Based on Prof. Mantovani‘s article on the Italian newspaper Corriere della Sera.
Bert Vogelstein, a renowned scientist who has played an extraordinary role in understanding the molecular genetic mechanisms that lead to cancer development, published a provocative study in the scientific journal Science 2 years ago entitled “Variation in cancer risk among tissues can be explained by the number of stem cell divisions.” Using complex mathematical analyses, he estimated the incidence of healthy cells spontaneously transforming into cancer cells, with no carcinogens present, on the basis of the number of staminal cells present and their reproduction frequency in various organs.
Unfortunately, the author’s intentions were distorted, and the message of the study was misinterpreted by many as “cancer is a question of bad luck”. Given that two out of the three tumors presented are due to “bad luck” rather than genetic or lifestyle factors, it solidified the conclusion that greater efforts should be invested into early detection rather than prevention.
How local and lifestyle factors influence cancer development
Vogelstein’s latest study extends his findings to populations outside of the USA; the journal Science has just recently published it along with a perspective article that underlines some of the flaws and limitations of the study. Firstly, the mathematical models cannot be completely comprehensive in a phenomenon as complex as tumor growth; nevertheless, they have high potential to improve patients’ quality of life, so they must be extremely carefully developed. Secondly, the study pays little attention to countries such as India, where rapid life style changes have dramatically affected the rate of cancer incidence in the local population. Based on cancer epidemiology, we know that 2nd generation Japanese females who moved to the United States have a 10-fold increase in the risk of getting breast cancer. This irrefutable data suggest therefore, that lifestyle and environment variables are determining factors on cancer incidence.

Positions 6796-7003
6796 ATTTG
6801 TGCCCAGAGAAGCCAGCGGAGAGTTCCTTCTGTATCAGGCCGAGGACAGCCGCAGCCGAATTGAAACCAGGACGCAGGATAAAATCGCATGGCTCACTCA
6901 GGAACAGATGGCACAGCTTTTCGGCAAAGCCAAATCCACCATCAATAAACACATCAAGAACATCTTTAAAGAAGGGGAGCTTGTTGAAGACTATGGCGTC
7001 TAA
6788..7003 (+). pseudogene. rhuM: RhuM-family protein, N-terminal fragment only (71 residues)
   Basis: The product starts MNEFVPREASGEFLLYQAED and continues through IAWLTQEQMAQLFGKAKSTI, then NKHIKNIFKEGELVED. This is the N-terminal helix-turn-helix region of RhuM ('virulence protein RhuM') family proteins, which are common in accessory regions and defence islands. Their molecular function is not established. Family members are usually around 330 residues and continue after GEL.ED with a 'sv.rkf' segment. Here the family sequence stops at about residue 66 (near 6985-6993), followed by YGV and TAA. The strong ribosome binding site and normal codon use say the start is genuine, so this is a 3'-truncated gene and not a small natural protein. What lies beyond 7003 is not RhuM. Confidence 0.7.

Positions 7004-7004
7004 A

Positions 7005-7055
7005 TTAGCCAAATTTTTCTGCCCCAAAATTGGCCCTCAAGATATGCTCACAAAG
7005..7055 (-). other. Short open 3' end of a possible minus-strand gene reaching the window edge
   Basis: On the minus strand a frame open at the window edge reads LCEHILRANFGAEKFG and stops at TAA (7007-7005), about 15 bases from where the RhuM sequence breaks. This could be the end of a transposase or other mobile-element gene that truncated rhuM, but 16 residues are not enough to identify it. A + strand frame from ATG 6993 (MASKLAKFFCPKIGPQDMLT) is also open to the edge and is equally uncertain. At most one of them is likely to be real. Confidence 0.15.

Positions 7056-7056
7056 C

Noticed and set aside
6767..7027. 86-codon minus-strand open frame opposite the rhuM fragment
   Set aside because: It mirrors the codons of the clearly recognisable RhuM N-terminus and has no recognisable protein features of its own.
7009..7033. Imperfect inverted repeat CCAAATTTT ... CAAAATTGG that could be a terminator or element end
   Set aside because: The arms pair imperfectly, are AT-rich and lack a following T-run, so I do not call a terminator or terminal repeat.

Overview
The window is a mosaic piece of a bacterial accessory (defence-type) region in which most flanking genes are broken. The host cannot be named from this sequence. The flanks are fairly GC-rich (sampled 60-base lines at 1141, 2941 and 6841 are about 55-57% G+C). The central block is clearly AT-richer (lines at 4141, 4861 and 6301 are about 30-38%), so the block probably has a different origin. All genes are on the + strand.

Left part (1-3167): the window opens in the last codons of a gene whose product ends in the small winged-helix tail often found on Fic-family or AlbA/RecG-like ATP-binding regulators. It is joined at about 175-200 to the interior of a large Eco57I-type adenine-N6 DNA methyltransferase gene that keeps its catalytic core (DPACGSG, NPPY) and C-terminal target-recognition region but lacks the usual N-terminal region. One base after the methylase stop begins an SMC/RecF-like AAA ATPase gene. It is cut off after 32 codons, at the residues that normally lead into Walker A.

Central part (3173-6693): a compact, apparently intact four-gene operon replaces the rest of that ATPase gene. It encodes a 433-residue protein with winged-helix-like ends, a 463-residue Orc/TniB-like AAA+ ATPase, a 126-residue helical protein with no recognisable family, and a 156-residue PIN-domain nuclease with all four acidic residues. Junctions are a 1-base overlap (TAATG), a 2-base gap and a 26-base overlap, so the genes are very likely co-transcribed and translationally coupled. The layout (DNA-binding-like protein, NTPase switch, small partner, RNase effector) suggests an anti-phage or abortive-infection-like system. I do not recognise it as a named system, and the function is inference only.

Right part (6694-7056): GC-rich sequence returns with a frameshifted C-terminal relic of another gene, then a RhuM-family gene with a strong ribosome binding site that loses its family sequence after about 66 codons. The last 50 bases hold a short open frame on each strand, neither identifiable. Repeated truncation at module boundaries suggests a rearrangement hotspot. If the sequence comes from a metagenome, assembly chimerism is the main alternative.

Prevention and early diagnosis
Caution should thus be exercised concerning the conclusions drawn from Vogelstein’s study to avoid any misleading interpretation. We can do nothing about luck – good or bad – but we can succeed in controlling other factors. We must therefore do everything in our power to beat cancer: prevention and early diagnosis, and research that leads to new diagnostic and therapeutic strategies. Data show that Italy is doing well in the field of cancer treatment. The national health service guarantees access to early diagnosis tools, which play an extremely important role in this battle, along with proper treatment paths.
What we can and must do
We can and must do better with regards to our individual and communal prevention efforts. Greater effort can be placed into improving lifestyle norms. The 0-5-30 rule can be adopted: 0 cigarettes, at least 5 portions of fresh fruit and vegetables, and 30 minutes of moderate exercise. By doing our part in our societies we can move towards reducing pollution and decreasing our carbon footprint. We can also aid efforts in the battle against cancer through scientific advances. Studies that relate to genetic and environmental risk factors are crucial. Additionally, better understanding of the molecular mechanisms behind cancer development and progression and the immunological defenses that watch over our organisms by eliminating cancer cells can be used as new therapeutic weapons.